Alaska Lawmakers Eye Cruise Slots

Legislation to authorize slot machines on Alaska Marine Highway System ferry boats was met with skepticism from lawmakers in its first committee hearing.

Alaska Lawmakers Eye Cruise Slots

A bill that would introduce slot machines to Alaska’s ferry system had House members skeptical at its first legislative hearing by the House Labor and Commerce Committee.

House Bill 197, introduced by Rep. Jesse Sumner, would generate revenue for the state-run Alaska Marine Highway System by allowing slot play when the ships are more than three miles off Alaska’s coast. “It will be a win for this legislature, a win for our ferry system, and most importantly, a win for Alaska,” Sumner aide Joseph Lurtsema told Yogonet.

The bill’s sponsors have estimated revenues of $20 million a year or more from slots on the ferries. However, committee members brought up several logistical problems—the first being that few ferries in the Alaska fleet travel three miles from the shore.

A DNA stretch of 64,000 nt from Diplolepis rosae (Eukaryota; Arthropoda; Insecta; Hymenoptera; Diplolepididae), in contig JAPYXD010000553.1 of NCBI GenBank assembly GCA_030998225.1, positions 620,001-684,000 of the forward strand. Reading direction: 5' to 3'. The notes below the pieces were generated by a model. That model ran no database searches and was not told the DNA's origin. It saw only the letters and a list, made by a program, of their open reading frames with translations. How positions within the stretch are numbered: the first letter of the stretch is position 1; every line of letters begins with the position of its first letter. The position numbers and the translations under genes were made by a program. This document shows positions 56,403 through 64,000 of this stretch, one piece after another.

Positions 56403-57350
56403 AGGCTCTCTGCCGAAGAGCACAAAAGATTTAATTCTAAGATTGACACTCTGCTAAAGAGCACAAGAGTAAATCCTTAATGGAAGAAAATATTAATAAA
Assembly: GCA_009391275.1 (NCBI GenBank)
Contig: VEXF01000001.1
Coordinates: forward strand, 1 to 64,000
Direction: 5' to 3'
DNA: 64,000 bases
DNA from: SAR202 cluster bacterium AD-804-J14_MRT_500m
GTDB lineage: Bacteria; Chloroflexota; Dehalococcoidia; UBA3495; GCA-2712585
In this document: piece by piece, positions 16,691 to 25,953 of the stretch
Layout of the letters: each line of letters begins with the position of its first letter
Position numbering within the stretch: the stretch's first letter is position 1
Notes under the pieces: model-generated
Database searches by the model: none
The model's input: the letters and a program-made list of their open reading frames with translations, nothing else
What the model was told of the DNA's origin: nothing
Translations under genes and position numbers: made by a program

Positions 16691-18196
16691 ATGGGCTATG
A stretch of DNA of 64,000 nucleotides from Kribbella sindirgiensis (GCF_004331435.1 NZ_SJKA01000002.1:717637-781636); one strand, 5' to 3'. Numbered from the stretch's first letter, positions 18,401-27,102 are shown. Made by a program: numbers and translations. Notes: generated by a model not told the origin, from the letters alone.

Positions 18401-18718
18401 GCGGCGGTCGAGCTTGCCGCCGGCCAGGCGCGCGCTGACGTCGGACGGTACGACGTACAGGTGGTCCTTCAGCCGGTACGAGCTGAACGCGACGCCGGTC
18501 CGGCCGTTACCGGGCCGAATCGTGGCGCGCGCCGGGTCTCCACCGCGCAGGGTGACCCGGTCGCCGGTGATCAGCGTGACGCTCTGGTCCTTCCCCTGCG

Craig Tornga, marine director of the ferry system, highlighted that only a few specific routes like those to Dutch Harbor and across the Gulf of Alaska exceed the three-mile limit, which could significantly diminish the projected revenue.

Tornga also noted that many of the ferry boats were built in the 1960s, and thus may not have the electrical infrastructure required for slot machines.

Committee members also raised concerns about potential opposition from and cannibalization of Alaska’s current gambling parlors, which include pull-tab parlors that benefit nonprofits and Native tribes.